In the context of a $A1.7 trillion economy, a potential ‘cost’ of $A800 million is not something which provides huge downside risks for Australia’s economic growth.
Looking forward, there is still plenty of potential for Australia’s education and tourism sectors.
The enormous growth globally of Chinese travellers and students going abroad over last 20 years reflects the rapid expansion of the middle class. The middle class in China is estimated to increase by another 370 million people by 2030.
Although the increase in middle class individuals will allow strong growth in Chinese tourists to Australia to return, ANZ Research does not see quite as much scope for growth in education.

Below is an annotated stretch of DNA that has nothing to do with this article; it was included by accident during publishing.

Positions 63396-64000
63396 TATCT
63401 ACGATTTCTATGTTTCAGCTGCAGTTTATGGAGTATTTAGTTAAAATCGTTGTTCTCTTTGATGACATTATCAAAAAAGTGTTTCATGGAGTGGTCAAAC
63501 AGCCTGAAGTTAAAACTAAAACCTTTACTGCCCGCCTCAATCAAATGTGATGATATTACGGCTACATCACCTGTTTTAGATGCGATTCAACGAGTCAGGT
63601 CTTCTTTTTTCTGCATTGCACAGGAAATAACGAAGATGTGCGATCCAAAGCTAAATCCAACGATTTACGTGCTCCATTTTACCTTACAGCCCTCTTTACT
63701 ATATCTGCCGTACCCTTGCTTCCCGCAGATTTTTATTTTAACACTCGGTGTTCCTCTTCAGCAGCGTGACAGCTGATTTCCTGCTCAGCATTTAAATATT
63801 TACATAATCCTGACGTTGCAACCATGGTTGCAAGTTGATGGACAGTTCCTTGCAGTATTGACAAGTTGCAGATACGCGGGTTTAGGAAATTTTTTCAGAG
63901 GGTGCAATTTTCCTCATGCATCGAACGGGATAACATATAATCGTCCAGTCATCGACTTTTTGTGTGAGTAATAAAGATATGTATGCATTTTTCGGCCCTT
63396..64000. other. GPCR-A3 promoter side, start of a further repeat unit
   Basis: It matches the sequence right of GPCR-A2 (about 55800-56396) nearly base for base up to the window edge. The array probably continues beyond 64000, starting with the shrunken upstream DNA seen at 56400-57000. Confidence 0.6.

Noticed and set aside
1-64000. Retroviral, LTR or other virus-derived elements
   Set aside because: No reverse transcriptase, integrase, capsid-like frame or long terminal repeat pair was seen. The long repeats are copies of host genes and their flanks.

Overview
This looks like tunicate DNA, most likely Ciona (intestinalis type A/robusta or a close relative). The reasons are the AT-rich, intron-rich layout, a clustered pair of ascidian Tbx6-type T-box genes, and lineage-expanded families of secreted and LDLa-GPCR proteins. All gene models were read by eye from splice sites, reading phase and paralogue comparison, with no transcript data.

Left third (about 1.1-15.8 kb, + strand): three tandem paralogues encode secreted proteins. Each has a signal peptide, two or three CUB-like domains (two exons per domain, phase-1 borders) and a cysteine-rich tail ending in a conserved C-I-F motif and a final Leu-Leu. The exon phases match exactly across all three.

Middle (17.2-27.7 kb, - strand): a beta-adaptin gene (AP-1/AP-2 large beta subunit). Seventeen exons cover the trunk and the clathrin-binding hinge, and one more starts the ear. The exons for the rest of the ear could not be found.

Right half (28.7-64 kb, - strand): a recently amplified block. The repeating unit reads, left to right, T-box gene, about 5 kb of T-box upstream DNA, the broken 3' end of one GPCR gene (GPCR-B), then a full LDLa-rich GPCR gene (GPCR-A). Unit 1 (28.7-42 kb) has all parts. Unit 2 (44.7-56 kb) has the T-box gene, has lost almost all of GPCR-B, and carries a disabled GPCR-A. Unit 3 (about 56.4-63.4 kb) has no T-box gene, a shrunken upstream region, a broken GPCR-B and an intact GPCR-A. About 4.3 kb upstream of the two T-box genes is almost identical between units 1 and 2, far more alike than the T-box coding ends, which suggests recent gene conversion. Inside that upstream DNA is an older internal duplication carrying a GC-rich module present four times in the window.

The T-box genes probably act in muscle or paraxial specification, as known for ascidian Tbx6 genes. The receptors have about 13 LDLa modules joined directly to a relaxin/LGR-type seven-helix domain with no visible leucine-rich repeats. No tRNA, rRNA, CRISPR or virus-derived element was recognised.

As China continues to develop, its universities will also increase in quality and reputation. Once this happens fewer students will choose to travel overseas as they can get the same quality level of education domestically.
The growth in students from the US coming to Australia to study has averaged around 1.3 per cent a year from 2002. Eventually as Chinese universities reach a similar - if not higher – quality, growth will likely be similar.
But there are other markets that will become increasingly important for Australia. This is where the future of the sector is bright.
Hayden Dimes & Bansi Madhavani are Economists and David Plank is Head of Australian Economics at ANZ
This article was originally published on ANZ's Institiutional website.